Migration to the cloud might sound like the most cost effective option, but businesses should carefully compare the costs of owning software and equipment with the cost of "leasing" IT technologies. Parameters like speed, security, usage, quality of service, scalability and support must be considered.

2. Compatibility

Migration to the cloud might pose problems of compatibility with an existing IT infrastructure, or with a company security requirements and organizational policies. Pre-planning is once again crucial in considering all these aspects prior to committing to the change.

3. Trust

Not all providers are equal. Services through cloud computing may be interrupted by unforeseen events. Outages from a service provider, for example, can happen. Since providers are unable to guarantee no service disruptions will occur, data may not be available 24/7.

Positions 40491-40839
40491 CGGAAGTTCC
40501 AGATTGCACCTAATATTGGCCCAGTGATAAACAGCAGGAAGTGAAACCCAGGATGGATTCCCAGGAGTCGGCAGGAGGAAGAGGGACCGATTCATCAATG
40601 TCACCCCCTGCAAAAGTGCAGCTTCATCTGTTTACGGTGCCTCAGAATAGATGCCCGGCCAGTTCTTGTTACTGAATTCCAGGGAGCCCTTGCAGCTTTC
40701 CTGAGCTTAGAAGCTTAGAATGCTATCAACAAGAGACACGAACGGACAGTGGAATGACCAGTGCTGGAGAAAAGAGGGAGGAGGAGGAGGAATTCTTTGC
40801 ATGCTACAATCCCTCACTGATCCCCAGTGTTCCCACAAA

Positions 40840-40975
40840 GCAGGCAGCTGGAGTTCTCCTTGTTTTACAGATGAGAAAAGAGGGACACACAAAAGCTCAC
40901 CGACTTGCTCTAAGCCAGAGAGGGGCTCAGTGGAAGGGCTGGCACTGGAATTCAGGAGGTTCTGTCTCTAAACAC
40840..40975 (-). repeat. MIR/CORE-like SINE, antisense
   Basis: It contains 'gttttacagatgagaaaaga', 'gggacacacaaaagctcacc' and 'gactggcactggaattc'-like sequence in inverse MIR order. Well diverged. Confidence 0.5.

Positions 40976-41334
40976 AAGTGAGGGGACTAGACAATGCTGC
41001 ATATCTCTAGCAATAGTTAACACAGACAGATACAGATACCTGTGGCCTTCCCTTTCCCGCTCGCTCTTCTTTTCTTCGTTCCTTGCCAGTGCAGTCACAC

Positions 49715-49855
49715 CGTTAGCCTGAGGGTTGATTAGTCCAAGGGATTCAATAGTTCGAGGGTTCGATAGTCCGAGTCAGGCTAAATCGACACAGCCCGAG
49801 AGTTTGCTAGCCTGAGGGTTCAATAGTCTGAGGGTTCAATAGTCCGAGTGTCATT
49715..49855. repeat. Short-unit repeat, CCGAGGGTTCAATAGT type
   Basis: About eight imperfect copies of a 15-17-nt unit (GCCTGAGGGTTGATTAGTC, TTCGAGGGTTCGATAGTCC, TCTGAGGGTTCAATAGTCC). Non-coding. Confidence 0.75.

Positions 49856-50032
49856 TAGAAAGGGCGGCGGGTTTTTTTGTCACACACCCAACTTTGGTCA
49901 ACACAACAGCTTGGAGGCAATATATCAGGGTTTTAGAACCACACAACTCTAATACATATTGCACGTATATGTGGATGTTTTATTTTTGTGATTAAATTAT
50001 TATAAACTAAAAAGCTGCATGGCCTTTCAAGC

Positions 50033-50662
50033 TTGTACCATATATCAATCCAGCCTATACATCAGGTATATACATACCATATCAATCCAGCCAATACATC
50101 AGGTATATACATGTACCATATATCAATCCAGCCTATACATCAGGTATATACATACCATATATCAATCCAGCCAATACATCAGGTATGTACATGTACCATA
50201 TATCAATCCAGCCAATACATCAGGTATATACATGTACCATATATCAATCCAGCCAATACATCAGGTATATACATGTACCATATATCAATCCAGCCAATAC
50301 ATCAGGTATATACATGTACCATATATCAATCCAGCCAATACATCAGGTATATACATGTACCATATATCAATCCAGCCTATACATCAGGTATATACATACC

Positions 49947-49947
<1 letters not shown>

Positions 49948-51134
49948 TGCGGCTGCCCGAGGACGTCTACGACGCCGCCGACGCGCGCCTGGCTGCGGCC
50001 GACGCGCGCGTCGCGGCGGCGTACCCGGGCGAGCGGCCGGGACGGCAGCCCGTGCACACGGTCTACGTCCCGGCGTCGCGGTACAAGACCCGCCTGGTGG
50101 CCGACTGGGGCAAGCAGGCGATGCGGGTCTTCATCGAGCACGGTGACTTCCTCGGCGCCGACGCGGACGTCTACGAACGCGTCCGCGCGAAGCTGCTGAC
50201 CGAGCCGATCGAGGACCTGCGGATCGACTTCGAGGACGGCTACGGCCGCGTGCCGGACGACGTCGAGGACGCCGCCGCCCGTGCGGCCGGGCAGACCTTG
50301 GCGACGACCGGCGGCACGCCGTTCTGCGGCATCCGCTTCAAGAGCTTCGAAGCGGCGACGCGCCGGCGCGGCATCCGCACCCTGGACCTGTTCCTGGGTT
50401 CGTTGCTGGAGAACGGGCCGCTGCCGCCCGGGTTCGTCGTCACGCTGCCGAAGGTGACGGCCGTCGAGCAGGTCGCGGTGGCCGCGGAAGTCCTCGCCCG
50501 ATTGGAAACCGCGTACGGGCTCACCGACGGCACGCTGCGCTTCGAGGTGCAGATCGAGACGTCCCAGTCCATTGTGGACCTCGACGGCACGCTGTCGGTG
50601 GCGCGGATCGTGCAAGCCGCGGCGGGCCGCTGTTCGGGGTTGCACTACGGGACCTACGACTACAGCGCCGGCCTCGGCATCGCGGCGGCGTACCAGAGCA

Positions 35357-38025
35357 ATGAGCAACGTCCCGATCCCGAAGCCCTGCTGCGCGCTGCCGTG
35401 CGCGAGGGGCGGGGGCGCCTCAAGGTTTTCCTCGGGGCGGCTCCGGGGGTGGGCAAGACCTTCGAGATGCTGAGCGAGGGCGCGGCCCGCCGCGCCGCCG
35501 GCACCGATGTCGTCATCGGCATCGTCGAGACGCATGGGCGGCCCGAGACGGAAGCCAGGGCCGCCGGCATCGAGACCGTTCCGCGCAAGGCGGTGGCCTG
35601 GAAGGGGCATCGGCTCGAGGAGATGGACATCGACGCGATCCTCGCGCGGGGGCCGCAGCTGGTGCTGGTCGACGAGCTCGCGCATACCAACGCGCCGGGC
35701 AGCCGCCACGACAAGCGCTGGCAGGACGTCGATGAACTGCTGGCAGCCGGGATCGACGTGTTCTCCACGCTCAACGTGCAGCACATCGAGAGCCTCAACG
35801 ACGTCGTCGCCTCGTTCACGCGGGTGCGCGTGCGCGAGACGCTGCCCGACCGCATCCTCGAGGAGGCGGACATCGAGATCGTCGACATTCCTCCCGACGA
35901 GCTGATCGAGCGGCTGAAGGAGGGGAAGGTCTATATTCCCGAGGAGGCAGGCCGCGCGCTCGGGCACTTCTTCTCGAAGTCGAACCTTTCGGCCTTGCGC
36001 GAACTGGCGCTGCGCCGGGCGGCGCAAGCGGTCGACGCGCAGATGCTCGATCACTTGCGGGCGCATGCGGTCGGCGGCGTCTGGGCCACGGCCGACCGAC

In a disaster situation, communications may be slow or shut down for a period of time. Once again, a careful assessment of the cloud service provider is paramount. Businesses need to consider the risks associated with trusting all their operations to an external party and what would happen in case of default and interruption of service. What guarantees the cloud service provider offers if disaster strikes is what a business needs to consider.

4. Confidentiality

Probably the main concern, confidentiality is often mentioned as the reason for not embracing cloud computing. If a company's operations require the handling of sensitive data, the protection of these data becomes a priority and a concern. A business might not feel confident in sharing with an external party their vital information. Responsibility for a data leak could be hard to assign when data are handled and transmitted between two parties.

5. Compliance

There are risks involving non-compliance with existing policies and contractual obligations related to the handled data or the business operations. The legal implication of using an external IT provider should be carefully reviewed.

6. Security